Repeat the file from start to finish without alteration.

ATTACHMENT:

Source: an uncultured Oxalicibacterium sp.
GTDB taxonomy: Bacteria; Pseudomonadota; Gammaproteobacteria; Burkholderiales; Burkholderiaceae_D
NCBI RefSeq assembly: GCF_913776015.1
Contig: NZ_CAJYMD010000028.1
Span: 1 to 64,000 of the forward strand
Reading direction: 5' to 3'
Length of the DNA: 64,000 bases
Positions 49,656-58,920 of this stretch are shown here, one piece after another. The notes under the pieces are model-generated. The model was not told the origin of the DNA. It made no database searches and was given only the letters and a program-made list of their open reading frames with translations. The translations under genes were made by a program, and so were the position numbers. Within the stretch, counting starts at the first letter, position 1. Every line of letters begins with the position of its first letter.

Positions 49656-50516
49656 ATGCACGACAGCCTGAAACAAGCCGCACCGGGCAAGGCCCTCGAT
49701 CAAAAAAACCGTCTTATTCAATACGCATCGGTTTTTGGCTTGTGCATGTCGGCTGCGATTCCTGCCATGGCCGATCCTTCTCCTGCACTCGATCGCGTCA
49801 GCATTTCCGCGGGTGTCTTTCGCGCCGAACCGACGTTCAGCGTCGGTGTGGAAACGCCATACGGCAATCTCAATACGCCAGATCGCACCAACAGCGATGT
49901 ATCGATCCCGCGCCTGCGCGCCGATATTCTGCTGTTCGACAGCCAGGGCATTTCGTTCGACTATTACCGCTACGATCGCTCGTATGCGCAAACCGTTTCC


Source: an uncultured Oxalicibacterium sp.
GTDB taxonomy: Bacteria; Pseudomonadota; Gammaproteobacteria; Burkholderiales; Burkholderiaceae_D
NCBI RefSeq assembly: GCF_913776015.1
Contig: NZ_CAJYMD010000028.1
Span: 1 to 64,000 of the forward strand
Reading direction: 5' to 3'
Length of the DNA: 64,000 bases
Positions 49,656-58,920 of this stretch are shown here, one piece after another. The notes under the pieces are model-generated. The model was not told the origin of the DNA. It made no database searches and was given only the letters and a program-made list of their open reading frames with translations. The translations under genes were made by a program, and so were the position numbers. Within the stretch, counting starts at the first letter, position 1. Every line of letters begins with the position of its first letter.

Positions 49656-50516
49656 ATGCACGACAGCCTGAAACAAGCCGCACCGGGCAAGGCCCTCGAT
49701 CAAAAAAACCGTCTTATTCAATACGCATCGGTTTTTGGCTTGTGCATGTCGGCTGCGATTCCTGCCATGGCCGATCCTTCTCCTGCACTCGATCGCGTCA
49801 GCATTTCCGCGGGTGTCTTTCGCGCCGAACCGACGTTCAGCGTCGGTGTGGAAACGCCATACGGCAATCTCAATACGCCAGATCGCACCAACAGCGATGT
49901 ATCGATCCCGCGCCTGCGCGCCGATATTCTGCTGTTCGACAGCCAGGGCATTTCGTTCGACTATTACCGCTACGATCGCTCGTATGCGCAAACCGTTTCC